Okay, so technically this isn't "Kyoto" but Nara is close by. Taken alone, any one sight would be worth visiting, however it's the concentration of them together that makes this a must see. At the edge of the park is Todai-ji the largest wooden structure in the world which houses Japan's largest Budda statue, Kofuku-ji, a wonderful temple that is a world heratige site, and the amazing Kasuga Shrine (also a world heratige site).
Nara park itself has lots of greenery, incorporating a few adjoining gardens that were formerly private. What the park is most known for are the 1200+ "tame" deer that wander around the park. In fact the deer were considered sacred and it was punishable by death to kill one (a long time ago). They sell crackers you can feed them, and its hilarious to watch kids chasing or running away from overzealous deer. Then you try to feed them and realize why the kids were running. The kids then point and laugh at you so that's only fair I guess. There is more to see in Nara than just Nara Park (about two days worth of stuff I found in a guidebook). It seems like the kind of place that has far more than that if you can find someone who knows the area to show you around.
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I think adaptability is one of the key virtues in having a fun vacation. Which is good since I never plan enough, I adapt a lot. That's part of how I got stuck in the middle of Kyoto with no clue of where I was or where I was going. I visited a few key spots like the Golden Pavilion, and a few other points, then I boarded the wrong bus a few times. In my attempts to visit Nijo castle, I instead saw all sorts of crazy things I had no idea what they even were.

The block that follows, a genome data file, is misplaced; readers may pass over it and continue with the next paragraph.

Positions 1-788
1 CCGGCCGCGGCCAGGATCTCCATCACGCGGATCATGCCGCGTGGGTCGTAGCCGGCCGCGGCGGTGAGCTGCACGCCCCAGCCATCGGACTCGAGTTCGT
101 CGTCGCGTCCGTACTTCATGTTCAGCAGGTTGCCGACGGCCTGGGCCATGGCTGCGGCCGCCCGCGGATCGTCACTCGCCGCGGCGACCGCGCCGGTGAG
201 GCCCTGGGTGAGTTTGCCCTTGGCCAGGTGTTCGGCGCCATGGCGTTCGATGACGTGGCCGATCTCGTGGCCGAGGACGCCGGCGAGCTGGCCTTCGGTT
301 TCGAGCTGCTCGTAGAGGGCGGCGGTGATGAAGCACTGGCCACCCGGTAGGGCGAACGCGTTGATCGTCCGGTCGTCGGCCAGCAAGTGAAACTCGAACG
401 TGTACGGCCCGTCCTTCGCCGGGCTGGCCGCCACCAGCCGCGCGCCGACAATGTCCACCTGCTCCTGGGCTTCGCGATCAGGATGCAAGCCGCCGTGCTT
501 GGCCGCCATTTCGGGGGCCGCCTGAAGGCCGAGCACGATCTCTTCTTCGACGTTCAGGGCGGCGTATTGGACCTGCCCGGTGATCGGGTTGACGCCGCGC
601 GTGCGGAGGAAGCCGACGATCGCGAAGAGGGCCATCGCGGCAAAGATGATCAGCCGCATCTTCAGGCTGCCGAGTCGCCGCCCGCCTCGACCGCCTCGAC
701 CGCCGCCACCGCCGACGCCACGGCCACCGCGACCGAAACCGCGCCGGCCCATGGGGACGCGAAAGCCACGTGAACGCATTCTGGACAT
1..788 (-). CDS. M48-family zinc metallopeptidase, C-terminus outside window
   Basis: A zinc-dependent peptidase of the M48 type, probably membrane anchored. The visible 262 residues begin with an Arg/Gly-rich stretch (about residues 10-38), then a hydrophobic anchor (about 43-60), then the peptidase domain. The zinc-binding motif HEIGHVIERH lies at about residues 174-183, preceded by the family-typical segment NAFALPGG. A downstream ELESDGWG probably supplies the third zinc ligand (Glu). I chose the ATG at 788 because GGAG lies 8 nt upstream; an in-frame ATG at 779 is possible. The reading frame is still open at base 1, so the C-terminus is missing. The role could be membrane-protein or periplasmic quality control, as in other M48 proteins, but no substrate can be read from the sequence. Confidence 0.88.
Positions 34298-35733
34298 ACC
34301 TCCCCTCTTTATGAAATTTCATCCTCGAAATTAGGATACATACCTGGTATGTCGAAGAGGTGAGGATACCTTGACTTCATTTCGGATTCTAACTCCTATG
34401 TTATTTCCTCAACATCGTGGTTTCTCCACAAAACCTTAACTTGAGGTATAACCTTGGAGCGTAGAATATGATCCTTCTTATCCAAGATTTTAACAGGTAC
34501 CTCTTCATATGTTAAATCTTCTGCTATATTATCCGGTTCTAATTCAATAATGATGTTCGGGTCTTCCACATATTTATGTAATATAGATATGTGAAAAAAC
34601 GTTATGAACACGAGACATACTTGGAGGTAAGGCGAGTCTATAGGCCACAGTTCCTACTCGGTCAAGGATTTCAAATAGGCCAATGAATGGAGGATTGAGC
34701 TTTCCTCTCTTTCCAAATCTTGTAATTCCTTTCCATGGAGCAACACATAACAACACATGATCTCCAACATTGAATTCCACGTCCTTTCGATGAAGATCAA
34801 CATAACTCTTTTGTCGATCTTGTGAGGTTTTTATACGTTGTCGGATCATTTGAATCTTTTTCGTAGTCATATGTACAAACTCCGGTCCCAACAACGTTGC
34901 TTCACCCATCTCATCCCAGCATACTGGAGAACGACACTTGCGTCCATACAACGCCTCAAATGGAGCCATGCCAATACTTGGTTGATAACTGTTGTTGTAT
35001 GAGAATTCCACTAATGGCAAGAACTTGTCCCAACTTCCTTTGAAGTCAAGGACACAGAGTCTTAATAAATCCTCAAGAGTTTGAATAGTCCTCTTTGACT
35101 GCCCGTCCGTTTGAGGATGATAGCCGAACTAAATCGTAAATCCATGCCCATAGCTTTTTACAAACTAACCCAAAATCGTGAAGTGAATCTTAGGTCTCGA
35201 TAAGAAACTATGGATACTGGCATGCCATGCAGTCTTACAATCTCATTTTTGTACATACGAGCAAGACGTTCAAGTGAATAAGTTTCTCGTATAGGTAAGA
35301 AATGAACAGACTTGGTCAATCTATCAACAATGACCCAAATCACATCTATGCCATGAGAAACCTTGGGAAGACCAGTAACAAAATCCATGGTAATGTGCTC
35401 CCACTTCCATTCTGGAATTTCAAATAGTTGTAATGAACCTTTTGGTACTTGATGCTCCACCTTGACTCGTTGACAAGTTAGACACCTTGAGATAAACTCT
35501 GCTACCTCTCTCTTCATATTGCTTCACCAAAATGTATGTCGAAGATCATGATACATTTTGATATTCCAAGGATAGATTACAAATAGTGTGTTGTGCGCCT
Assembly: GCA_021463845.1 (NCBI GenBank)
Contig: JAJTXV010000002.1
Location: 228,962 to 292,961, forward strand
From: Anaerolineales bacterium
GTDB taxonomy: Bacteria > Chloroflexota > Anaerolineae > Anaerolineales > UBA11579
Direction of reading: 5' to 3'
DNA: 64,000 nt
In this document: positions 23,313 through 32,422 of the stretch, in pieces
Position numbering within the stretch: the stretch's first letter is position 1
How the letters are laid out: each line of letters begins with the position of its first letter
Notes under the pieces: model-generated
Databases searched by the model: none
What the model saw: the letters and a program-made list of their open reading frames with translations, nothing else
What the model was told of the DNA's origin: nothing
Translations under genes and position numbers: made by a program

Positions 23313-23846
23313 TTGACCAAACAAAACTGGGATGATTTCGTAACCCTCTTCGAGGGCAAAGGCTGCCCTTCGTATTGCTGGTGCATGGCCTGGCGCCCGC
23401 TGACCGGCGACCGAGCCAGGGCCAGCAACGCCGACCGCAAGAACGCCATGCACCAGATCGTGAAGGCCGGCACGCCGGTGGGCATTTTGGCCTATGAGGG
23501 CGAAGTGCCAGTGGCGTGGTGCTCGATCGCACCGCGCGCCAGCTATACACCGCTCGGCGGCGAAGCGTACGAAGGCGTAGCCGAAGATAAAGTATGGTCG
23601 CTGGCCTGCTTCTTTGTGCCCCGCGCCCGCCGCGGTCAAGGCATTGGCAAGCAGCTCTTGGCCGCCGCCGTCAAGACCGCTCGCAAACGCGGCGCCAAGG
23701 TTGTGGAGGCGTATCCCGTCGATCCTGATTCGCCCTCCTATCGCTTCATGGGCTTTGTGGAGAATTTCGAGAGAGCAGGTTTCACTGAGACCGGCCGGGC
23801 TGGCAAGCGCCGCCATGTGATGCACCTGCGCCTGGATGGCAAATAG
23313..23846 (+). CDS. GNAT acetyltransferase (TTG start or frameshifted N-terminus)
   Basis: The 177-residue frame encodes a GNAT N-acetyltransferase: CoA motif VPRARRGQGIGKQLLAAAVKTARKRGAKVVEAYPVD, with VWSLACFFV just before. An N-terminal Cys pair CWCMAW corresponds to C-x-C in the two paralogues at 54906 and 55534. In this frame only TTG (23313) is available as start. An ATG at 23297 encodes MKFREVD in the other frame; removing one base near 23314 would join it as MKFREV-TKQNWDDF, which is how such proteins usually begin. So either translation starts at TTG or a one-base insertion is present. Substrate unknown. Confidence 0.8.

If you want to roll the dice and leave it to chance, getting lost in Kyoto is a blast. Eventually I just said screw it. After I looked around, I'd go to a random bus stop and get on the next bus. Usually I'd confirm on my phone GPS that it would take me the exact opposite direction I expected - I seem to have a knack for that. Kyoto buses have an intercom announcing points of interest for upcoming stops in Korean, Chinese, and English. If it looked cool or sounded interesting, I'd get off and check it out. Then look at other things in the area, before doing it all over again.
Sometime in the afternoon I realized I only had about $17 left, and I couldn't find an ATM that took my card. (7 Bank is your friend). I had a Kansai Thru pass, so I had unlimited public transport wherever I wanted and could still get back to my hotel in Osaka. I probably should have worried about that food vs starvation thing, but I figured screw it. How often do I get to run around Kyoto? They got vending machines with hot coffee (yes the cans come out hot! It never gets old!) all over the place. I figured I could live for 2 days on those.
That adventure lasted a few hours until I found a train station I could make sense of. I could have enjoyed doing that longer but I wanted to hit my last (high priority) point before dark. Getting lost was a ton of fun. I'm not sure I'd recommend doing it that way, but if you get lost in Kyoto try rolling with it.
Fushimi Inari Taisha